Amanda Christensen, AFC
Utah Money Moms Editor; Extension Associate Professor
Well ladies, married or single, graduated or just starting your education, working your first job or years in to your career, it’s never too early or too late to start budgeting. Even if you’re already a ‘budget queen extraordinaire’, below are three common budget missteps to avoid.
Melanie Jewkes, M.S.
USU Extension Associate Professor
Now that the holidays are behind us, you may or may not be a little anxious to peek at your bank or credit card statements. No surprise when Americans purchase about $1,000 worth of holiday joys on credit. But now might be the perfect time of year to make a better plan for next year. There is a better way!
My favorite budgeting magic trick is to avoid using debt or credit, especially for small purchases but also for larger ones, buy paying yourself first. Maybe you’ve heard that phrase before “Pay yourself first.” This is a seemingly simple principle to encourage use of cash instead of borrowing.
In other words-- save money and avoid debt so that instead of paying somebody to use their money (i.e. money you have to pay on interest and late fees or even loan origination fees), you “pay” yourself by putting that money into savings. In some instances you earn money on interest (though, admittedly, the interest rates right now on bank accounts is minimal) or at least avoid paying more than the cost of whatever the item was you charged. Pay Yourself First also applies to long-term savings for things like retirement, but for now we’re talking about “small” purchases that can sometimes irritate, if not wreak havoc, on our monthly budgets.
Let’s talk more about the real, life-changing application of this principle and how to apply it.
By KristiLyn Wilkinson, M.S.
USU Extension Empowering Financial Wellness Program Manager
I don’t know about you, but I am not sad about leaving 2020 in the past. If anything, I am more committed to doing what is in my control to make 2021 a better year for me and my family. You might not be a fan of setting new year resolutions. Maybe setting goals in January seems like an arbitrary unimportant date to you and you set goals whenever you feel like it. Maybe you don’t believe in setting goals because they feel restrictive. Maybe you have had your new year resolutions mapped out since last October. No matter where you fall on this spectrum, I would highly suggest that you set some financial goals…at some point in your life…preferably right now. Why? I will tell you, but first, grab a blanket (it’s freezing here in Utah) and settle in. We are about to get touchy-feely.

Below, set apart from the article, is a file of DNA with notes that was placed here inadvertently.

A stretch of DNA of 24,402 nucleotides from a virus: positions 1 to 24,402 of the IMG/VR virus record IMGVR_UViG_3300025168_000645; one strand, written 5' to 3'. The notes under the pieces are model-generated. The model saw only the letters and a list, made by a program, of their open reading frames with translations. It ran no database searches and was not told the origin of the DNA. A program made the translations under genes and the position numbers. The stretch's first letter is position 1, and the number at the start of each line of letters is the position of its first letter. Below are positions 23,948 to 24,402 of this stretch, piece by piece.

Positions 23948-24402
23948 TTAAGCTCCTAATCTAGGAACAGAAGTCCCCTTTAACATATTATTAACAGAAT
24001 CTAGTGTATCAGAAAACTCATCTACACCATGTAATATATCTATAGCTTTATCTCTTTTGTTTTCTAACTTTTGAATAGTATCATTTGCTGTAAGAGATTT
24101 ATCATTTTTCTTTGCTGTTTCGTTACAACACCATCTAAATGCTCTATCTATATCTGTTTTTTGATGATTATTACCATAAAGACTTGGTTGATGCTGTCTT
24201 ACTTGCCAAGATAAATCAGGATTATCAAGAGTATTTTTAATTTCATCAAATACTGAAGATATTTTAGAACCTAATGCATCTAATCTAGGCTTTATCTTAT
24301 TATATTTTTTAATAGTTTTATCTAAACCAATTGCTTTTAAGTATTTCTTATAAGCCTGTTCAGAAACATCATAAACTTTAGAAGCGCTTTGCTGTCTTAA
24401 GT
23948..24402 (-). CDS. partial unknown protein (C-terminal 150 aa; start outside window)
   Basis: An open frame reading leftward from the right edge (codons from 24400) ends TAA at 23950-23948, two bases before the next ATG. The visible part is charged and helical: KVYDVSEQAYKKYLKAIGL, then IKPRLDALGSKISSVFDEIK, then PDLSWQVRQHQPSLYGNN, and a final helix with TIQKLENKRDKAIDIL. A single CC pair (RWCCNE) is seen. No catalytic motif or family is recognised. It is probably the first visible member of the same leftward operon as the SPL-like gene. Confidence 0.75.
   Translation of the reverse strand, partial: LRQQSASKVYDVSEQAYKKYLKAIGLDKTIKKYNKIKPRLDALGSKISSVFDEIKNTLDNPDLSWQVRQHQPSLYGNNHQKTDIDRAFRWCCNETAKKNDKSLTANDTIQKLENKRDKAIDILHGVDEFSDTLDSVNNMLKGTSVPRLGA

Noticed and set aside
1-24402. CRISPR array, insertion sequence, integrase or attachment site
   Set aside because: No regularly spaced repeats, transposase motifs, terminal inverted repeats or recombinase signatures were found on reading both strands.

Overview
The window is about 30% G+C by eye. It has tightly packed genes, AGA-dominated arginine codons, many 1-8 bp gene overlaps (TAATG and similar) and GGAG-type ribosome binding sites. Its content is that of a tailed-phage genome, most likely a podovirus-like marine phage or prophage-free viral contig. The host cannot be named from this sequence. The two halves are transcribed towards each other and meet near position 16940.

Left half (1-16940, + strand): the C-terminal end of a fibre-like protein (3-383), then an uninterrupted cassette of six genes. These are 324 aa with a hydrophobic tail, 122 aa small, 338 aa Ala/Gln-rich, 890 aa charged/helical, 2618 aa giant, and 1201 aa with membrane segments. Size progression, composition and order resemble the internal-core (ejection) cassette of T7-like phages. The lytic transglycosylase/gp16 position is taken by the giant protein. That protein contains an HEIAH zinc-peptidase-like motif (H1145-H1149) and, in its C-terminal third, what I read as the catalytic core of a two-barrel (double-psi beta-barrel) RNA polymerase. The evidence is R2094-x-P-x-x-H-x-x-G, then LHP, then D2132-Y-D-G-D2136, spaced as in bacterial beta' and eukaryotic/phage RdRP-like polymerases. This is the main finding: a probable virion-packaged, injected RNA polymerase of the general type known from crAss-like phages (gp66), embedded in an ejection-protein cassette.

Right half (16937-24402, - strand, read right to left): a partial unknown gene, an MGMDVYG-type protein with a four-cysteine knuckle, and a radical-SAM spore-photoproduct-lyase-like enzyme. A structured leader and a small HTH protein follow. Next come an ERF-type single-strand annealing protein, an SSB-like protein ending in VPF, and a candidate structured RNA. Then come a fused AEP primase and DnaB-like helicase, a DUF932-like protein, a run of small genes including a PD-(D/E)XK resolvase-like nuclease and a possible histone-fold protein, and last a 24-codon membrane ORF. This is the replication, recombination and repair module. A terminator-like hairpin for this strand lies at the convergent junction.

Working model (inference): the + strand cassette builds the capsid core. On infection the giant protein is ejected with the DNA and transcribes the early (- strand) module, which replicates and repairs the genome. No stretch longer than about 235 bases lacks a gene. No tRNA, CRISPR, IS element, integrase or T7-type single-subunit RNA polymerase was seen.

Guest Contributor: Andrea Schmutz
USU Extension Assistant Professor
“It’s the most wonderful time of the year” croons Andy Williams on the radio. When Christmas decorations started appearing while I was still debating on which Halloween candy to buy, instead of feeling frustrated that people were leapfrogging Halloween and Thanksgiving to get to Christmas, I felt my spirits lift. COVID could alter life in many ways, but it could not take away the positivity and joy that I feel during the Christmas season. However, one thing started to tug at my thoughts, threatening to dampen my spirits. With so much time to think about Christmas, would it be harder to stick to my holiday shopping budget? As I pondered my dilemma, I had a most bizarre thought: the words to a Christmas song started dancing in my head and I realized they had some great advice that would help me in my efforts to not overspend this season. I started looking at other Christmas songs and found that there were hidden budgeting messages in many of them.
Guest Contributor: Callie Ward
USU Extension Assistant Professor
Guys, it is WRESTLING SEASON at our house!! Wrestling was always big in my high school and with my family, and now with a son that loves it, the tradition continues. Like many sports or extracurriculars, wrestling has some cost associated with it: Registration / Team Fees, Uniform and Gear Costs, Tournament Registration, Travel, Concessions or food (This one is a HUGE cost!), Team Swag for the participant and the family support, Fundraisers (every parents favorite). These add up fast and so do the collection of team t-shirts too! (TIP: For a cheap and fun way to save your t-shirts here is a step by step guide for a t-shirt quilt.) As a parent, I can see the benefits of any kind of extracurriculars for my kids, physically, socially, and emotionally and make sure to plan for them each month within our budget. Researching how to save on this cost, I have come up with some tips to get you through the season:
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